Part 4: The Evidence of Harm: This section constitutes a major part of the book (98 pages) and reviews the wide-ranging toxicological literature of fluoride. The topics addressed include: dental fluorosis, fluoride chemistry, physiology and biochemistry, neurotoxicity, endocrine disruption, bone fractures, osteosarcoma (a malignant tumour of bone), and renal toxicity. Also reviewed is the important 2006 US National Research Council Report, Fluoride in Drinking Water.2

Part 5: Margin of Safety and the Precautionary Principle: This short section discusses the assumptions that have been made in arriving at the margin of safety for fluoride. Various mistakes are pointed out. These include: adoption of an unrealistic end-point of concern, namely crippling skeletal fluorosis, and then using that to set a LOAEL (Lowest observable adverse effect level); use of an inadequate safety factor (the normal one for human safety was not used); and assuming that people only drink 2 L of water per day; not taking into account other sources of fluoride contributing to daily intake. It is widely accepted that too much fluoride damages health. The authors contend, convincingly, that the margin of safety of fluoride consumption is exceedingly low, when the evidence in Part 4 is considered.

Part 6: The Promoters and the Techniques of Promotion: The final section of the book visits some of the standard arguments deployed by the pro-fluoride lobby and then goes on to refute them in a series of 40 statements.

A complete discussion of water fluoridation requires knowledge of its history, the political pressures during that period of history, the toxicology of fluoride, and the epidemiological impact on exposed populations. This undertaking requires a great deal of effort on behalf of the non-expert. In this respect, the authors have done an excellent job in analysing the current knowledge base and presenting it in a fairly non-technical manner.

If we were to accept that those responsible for the introduction water fluoridation were acting in the genuine belief they were contributing positively to public health and wellbeing, what should we think now, over 50 years later, in the light of the evidence in this book? There are several aspects to any response. The ethical basis for exposing a whole population to a therapeutic agent without informed consent has to be called into question in the 21st century. We live in a far less paternalistic society now. The idea that a ‘one dose fits all’ can be applied to a whole population makes a mockery of all that is currently happening in medicine, where tailoring therapies to the individual is a major thrust of research. The admission that infants being fed formula milk made up with fluoridated tap water are being overdosed is a key example of the failure of the approach. We now know that fluoride acts topically on dental enamel, not systemically, which is another good reason for not administering it by ingestion. The margin of safety of fluoride is much lower than was originally envisaged. If any of the toxicological sequelae highlighted in the book—lowering of IQ in children, increased incidence of bone cancer in teenage boys, increased incidence of bone fractures, and thyroid gland dysfunction—are likely, then the argument for adopting a precautionary stance becomes overwhelming.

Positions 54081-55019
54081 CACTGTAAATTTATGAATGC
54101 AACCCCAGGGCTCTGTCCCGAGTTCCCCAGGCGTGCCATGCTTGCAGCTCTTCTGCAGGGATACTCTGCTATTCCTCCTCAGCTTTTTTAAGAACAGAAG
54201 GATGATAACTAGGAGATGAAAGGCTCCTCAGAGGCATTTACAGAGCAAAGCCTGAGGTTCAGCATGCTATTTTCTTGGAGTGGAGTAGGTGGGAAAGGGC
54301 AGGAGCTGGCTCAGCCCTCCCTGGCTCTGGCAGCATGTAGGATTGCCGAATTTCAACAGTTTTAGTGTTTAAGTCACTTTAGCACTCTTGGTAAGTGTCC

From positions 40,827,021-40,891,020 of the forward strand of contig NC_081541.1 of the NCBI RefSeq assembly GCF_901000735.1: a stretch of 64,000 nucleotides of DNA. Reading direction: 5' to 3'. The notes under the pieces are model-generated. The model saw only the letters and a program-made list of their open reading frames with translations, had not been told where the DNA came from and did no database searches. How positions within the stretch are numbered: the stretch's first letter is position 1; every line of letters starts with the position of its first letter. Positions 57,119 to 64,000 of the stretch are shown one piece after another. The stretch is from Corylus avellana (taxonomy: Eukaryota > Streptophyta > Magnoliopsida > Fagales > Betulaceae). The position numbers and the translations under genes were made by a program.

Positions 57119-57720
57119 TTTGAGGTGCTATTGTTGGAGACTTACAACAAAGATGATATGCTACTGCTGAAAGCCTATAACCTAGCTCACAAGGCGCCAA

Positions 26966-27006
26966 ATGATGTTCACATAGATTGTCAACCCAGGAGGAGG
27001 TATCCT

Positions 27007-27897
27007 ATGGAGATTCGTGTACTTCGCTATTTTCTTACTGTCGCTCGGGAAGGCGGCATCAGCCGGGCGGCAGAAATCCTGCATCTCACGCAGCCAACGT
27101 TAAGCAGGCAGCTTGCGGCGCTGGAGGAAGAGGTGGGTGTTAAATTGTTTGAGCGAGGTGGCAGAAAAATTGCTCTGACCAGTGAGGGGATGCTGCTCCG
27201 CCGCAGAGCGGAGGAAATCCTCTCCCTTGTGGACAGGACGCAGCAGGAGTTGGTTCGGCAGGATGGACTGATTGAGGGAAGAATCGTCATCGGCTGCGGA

After reading this book, one is left with the strong impression that water fluoridation is an idea that is well past its ‘sell by date’ and that it should be rapidly phased out. What is now clear is that, if proposed today, fluoridation of drinking water to prevent tooth decay would stand virtually no chance of being adopted, given the current status of scientific knowledge The good news is that, unlike many other forms of pollution, fluoride will leave no persistent legacy if adding fluoride to drinking water is stopped. Nobody will die, nobody can really complain, and, if only a portion of the evidence presented in this book were to be sustained in the long term, then many thousands would benefit.

1 McDonagh M, Whiting P, Bradley M, Cooper J, Sutton A, Chestnutt I, Misso K, Wilson P, Treasure E, Kleijen J. A systematic review of water fluoridation. The University of York, report 18. York: NHS Centre for Reviews and Dissemination, University of York; 2000. Available from:
2 Doull J, Boekelheide K, Farishian BG, Isaacson RL, Klotz JB, Kumar JV, Limeback H, Poole C, Puzas JE, Reed N-MR, Thiessen KM, Webster TF, Committee on Fluoride in Drinking Water, Board on Environmental Studies and Toxicology, Division on Earth and Life Studies, National Research Council of the National Academies. Fluoride in drinking water: a scientific review of EPA’s standards. Washington, DC: The National Academies Press; 2006. [Contract No.: 68-C-03-013. Sponsored by the U.S. Environmental Protection Agency].

Copyright © 2010 The International Society for Fluoride Research Inc.
Editorial Office: 727 Brighton Road, Ocean View, Dunedin 9035, New Zealand